integrin

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integrin

/in·te·grin/ (in´tĕ-grin) any of a family of heterodimeric cell adhesion receptors, each consisting of an α and a β polypetide chain, that mediate cell-to-cell and cell-to–extracellular matrix interactions.

integrin

(ĭn′tə-grĭn)
n.
Any of a group of transmembrane proteins that bind to certain molecules in the extracellular matrix or on the surface of other cells. They are involved in cell adhesion and motility and in the transmission of signals across the plasma membrane.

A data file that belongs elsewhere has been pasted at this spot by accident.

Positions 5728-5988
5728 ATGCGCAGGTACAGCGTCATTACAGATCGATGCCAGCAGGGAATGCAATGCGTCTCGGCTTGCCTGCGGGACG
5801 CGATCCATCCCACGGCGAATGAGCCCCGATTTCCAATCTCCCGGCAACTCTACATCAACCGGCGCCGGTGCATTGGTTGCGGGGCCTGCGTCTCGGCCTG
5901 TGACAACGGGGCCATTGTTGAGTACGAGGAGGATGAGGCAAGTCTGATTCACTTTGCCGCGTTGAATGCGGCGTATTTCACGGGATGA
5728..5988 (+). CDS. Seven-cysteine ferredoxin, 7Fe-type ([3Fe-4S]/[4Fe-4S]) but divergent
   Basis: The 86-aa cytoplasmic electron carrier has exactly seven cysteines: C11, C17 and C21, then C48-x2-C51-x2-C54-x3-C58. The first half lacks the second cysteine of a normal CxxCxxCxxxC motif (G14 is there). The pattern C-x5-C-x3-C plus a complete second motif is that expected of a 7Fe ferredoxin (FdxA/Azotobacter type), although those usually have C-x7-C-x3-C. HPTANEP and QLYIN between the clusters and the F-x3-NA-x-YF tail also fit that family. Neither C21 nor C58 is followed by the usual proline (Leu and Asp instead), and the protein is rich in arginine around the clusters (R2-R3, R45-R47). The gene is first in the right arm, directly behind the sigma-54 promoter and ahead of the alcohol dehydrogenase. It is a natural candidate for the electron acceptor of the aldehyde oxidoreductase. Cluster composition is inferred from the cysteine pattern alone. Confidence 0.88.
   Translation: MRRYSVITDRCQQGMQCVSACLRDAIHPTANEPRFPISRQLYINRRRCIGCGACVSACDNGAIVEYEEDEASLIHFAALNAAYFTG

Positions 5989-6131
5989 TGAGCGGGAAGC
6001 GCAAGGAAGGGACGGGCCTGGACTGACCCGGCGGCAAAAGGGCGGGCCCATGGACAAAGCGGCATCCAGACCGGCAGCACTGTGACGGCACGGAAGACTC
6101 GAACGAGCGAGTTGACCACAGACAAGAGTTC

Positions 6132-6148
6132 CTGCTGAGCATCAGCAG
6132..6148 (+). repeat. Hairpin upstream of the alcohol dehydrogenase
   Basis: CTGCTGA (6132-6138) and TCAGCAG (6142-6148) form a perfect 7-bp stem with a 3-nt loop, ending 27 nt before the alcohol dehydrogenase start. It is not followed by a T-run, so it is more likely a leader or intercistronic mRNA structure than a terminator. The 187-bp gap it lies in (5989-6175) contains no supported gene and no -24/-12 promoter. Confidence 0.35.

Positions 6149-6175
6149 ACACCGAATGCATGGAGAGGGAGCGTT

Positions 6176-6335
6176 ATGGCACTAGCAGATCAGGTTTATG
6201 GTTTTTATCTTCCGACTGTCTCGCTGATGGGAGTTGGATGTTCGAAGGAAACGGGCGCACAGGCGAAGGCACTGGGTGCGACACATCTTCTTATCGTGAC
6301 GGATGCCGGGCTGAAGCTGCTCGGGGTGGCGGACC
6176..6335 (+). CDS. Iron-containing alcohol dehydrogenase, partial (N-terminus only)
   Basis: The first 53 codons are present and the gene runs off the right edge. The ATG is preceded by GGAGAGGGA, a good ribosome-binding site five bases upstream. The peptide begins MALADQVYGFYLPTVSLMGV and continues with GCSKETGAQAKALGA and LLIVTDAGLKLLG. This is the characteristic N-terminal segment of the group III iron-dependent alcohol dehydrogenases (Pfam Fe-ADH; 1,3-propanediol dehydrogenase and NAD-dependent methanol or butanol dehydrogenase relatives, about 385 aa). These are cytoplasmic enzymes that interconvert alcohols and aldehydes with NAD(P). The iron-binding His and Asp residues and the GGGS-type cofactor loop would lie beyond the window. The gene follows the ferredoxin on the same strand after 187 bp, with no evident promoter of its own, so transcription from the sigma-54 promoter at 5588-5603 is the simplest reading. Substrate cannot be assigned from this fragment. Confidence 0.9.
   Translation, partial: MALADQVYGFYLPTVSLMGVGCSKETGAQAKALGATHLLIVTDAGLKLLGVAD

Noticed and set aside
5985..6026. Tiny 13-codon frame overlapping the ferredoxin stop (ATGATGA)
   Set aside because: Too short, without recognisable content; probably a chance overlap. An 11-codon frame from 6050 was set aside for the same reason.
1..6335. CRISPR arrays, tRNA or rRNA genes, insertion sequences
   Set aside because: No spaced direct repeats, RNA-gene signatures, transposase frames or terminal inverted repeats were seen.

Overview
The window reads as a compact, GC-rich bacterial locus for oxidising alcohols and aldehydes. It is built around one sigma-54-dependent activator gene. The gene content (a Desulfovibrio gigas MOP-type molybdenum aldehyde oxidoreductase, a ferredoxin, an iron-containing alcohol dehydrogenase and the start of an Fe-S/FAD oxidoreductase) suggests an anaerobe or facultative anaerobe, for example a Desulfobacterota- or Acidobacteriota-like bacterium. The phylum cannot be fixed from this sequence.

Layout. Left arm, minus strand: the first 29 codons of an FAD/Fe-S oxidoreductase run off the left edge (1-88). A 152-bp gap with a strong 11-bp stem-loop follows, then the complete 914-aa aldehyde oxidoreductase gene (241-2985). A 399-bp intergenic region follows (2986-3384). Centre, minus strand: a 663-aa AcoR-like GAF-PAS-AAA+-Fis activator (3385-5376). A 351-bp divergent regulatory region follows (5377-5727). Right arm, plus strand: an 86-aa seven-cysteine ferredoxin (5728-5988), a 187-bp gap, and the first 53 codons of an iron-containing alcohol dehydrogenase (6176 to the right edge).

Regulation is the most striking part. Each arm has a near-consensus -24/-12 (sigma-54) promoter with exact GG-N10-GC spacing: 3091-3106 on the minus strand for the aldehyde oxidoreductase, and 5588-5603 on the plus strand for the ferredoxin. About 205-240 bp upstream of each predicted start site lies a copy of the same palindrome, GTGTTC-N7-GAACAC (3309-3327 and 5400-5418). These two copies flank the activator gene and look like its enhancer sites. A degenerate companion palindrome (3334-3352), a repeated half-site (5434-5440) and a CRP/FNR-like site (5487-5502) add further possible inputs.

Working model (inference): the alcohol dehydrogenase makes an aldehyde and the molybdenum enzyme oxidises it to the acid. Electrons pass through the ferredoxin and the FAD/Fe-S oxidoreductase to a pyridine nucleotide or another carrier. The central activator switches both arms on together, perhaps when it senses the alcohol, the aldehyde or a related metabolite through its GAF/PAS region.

integrin

[integ′rin]
1 a protein that links the outside of a cell with its interior.
2 a heterodimeric molecule involved in cell-substate and cell-cell adhesion.

integrin

a receptor PROTEIN allowing cells to bind to and respond to the EXTRACELLULAR MATRIX. Integrins are members of a large family of cell adhesion receptors involved in cell-extracellular matrix and cell-cell interactions. see ANOIKIS.